Other shorts in this collection highlight the brothers' talent for exploring variations on the animal world. The sweet and beautifully drawn Song of the Birds (1935) is about a kid's remorse when he hits a little bird with a popgun. Small Fry (1939) is the rather bizarre tale of a young fish who wants to hang out in the underwater pool hall with the tough fish instead of going to school. Ants in the Plants (1940) features a brilliant battle sequence between an army of ants and a huge anteater. All of these are in color.

The last two selections from the early 40s, featuring the obnoxious Gabby, a later creation, and Popeye in a version of the Aladdin story, sadly demonstrate how higher production costs, and disappointing returns on their full-length animated features, led to a decline in quality for Fleischer cartoons. The drawing is less fluid, the scripts are rather pedestrian, and everything points to the eventual demise of the brothers' partnership, which came soon after.

This is a fine overview of a great, innovative cartoon team, whose achievements have tended to be over- shadowed by Disney. The Fleischers made over 600 cartoons from 1918 to 1942 - this Winstar DVD provides just a taste, and now I'm hungry for more.

BILLY LIAR (John Schlesinger, 1963).

Billy Fisher (Tom Courtenay) is a young man who still lives with his parents, and works as a clerk for an undertaker in a dreary Yorkshire town. But where he really lives is in a fantasy world - a mythical country called Ambrosia, where he is king, dictator, general, political prisoner, famous novelist, and any number of other beloved figures. While whiling away his time in imaginary heroics, he fends off reality by weaving an elaborate web of lies, most of them designed to make him seem more important to others - but his implausible stories only create more and more chaos in his life.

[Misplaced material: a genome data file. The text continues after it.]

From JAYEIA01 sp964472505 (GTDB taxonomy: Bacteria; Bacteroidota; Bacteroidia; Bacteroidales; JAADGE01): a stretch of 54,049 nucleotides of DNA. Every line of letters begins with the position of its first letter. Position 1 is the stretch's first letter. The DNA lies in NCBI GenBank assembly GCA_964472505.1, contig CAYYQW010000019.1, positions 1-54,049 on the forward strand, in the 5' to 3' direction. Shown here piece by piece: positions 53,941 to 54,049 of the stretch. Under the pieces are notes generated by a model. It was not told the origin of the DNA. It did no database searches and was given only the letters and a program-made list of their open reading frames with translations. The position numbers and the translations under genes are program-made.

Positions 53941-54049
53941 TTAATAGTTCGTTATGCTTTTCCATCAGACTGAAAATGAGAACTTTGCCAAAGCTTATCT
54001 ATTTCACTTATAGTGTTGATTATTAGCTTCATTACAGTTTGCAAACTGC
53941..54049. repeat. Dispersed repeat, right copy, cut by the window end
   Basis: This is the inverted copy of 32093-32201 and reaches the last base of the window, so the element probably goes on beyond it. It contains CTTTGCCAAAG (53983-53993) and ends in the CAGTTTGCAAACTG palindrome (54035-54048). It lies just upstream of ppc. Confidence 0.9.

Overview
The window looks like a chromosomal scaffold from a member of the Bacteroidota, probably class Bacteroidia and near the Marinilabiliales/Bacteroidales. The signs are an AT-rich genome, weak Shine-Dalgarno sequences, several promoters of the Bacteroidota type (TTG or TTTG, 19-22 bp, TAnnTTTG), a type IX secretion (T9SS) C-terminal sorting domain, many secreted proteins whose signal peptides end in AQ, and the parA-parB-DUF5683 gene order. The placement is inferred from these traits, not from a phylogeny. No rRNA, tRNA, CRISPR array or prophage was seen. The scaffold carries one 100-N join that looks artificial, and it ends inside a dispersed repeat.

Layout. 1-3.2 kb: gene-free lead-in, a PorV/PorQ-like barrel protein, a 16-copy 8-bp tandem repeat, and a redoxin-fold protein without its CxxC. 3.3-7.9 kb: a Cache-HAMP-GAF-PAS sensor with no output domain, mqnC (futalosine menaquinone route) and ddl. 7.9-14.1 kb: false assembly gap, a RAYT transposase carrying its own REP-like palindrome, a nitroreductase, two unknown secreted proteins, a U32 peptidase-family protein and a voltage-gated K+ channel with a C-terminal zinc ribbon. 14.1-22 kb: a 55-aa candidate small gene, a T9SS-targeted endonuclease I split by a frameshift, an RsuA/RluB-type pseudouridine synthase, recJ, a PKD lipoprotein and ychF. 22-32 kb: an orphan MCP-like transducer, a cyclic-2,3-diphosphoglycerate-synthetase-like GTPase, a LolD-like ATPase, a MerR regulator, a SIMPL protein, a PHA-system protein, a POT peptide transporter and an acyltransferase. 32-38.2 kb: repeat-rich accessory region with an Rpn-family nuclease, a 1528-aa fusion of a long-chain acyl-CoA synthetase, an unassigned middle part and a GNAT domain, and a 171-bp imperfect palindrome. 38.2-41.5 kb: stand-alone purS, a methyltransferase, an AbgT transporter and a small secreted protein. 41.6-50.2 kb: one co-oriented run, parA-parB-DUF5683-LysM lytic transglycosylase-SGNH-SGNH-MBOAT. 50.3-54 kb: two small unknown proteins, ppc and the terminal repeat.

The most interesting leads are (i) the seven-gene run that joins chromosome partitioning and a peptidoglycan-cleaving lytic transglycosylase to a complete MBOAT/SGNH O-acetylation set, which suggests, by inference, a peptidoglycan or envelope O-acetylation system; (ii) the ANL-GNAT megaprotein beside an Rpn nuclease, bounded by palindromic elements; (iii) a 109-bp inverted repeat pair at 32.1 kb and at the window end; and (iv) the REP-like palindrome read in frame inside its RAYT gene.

Schlesinger mines this comic tale, written by Keith Waterhouse and Willis Hall, for all it's worth. The film's sharp vision of small town pettiness is interspersed with brilliant and hilarious fantasy sequences. (The imaginary parade scene that opens the film, for instance, features a squadron of wounded soldiers who can only salute with their left arms, since they all happen to have lost their right ones in battle.) Courtenay is excellent in the title role - outlandishly funny, but with a sad, lost quality that makes you care about him.

Most of the film tracks the audacious progess of Billy's stories, particulary his engagement to two different girls - borrowing the ring from one on the pretext of fixing it at the jeweler, and then giving it to the other. But there is one note of hope beckoning to him - the free-spirited Liz, played by Julie Christie in her first major role. She understands Billy and his need to escape, because she's done it herself, traveling about the country and doing as she likes. Christie invests her few scenes with an enchanting energy. She adds a touch of spontaneity to the film's somewhat deterministic feel.

Crisply shot in black and white by Denys Coop, with dead-on performances from the supporting players, Billy Liar feels small, like a chamber piece as opposed to a symphony. But it's one of those comedies that ends up meaning a lot more than you expect it to. Fantasy, it seems, is not only a defiance of the dreary, oppressive world that hems Billy in - it also represents the fear of making a real break with it. This double meaning meets in the hidden recesses of his tragicomic anguish. When we're brought up to never believe in ourselves, we can end up trying to lie our way into love.

©2002 Chris Dashiell